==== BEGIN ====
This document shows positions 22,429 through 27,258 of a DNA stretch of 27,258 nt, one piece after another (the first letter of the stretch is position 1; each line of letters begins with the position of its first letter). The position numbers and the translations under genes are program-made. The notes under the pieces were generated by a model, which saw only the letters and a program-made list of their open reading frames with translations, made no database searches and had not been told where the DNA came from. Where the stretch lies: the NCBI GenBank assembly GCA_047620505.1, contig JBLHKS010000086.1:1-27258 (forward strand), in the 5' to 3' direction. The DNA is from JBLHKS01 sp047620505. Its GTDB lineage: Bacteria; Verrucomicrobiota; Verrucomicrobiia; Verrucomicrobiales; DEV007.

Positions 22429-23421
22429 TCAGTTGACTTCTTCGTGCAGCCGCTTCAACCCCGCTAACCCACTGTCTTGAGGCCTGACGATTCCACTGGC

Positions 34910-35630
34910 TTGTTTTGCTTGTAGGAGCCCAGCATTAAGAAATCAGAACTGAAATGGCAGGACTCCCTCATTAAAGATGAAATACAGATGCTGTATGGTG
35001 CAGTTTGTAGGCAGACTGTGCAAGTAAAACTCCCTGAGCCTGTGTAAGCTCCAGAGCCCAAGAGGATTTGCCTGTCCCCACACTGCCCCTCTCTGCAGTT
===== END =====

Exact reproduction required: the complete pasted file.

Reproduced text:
This document shows positions 22,429 through 27,258 of a DNA stretch of 27,258 nt, one piece after another (the first letter of the stretch is position 1; each line of letters begins with the position of its first letter). The position numbers and the translations under genes are program-made. The notes under the pieces were generated by a model, which saw only the letters and a program-made list of their open reading frames with translations, made no database searches and had not been told where the DNA came from. Where the stretch lies: the NCBI GenBank assembly GCA_047620505.1, contig JBLHKS010000086.1:1-27258 (forward strand), in the 5' to 3' direction. The DNA is from JBLHKS01 sp047620505. Its GTDB lineage: Bacteria; Verrucomicrobiota; Verrucomicrobiia; Verrucomicrobiales; DEV007.

Positions 22429-23421
22429 TCAGTTGACTTCTTCGTGCAGCCGCTTCAACCCCGCTAACCCACTGTCTTGAGGCCTGACGATTCCACTGGC

Positions 34910-35630
34910 TTGTTTTGCTTGTAGGAGCCCAGCATTAAGAAATCAGAACTGAAATGGCAGGACTCCCTCATTAAAGATGAAATACAGATGCTGTATGGTG
35001 CAGTTTGTAGGCAGACTGTGCAAGTAAAACTCCCTGAGCCTGTGTAAGCTCCAGAGCCCAAGAGGATTTGCCTGTCCCCACACTGCCCCTCTCTGCAGTT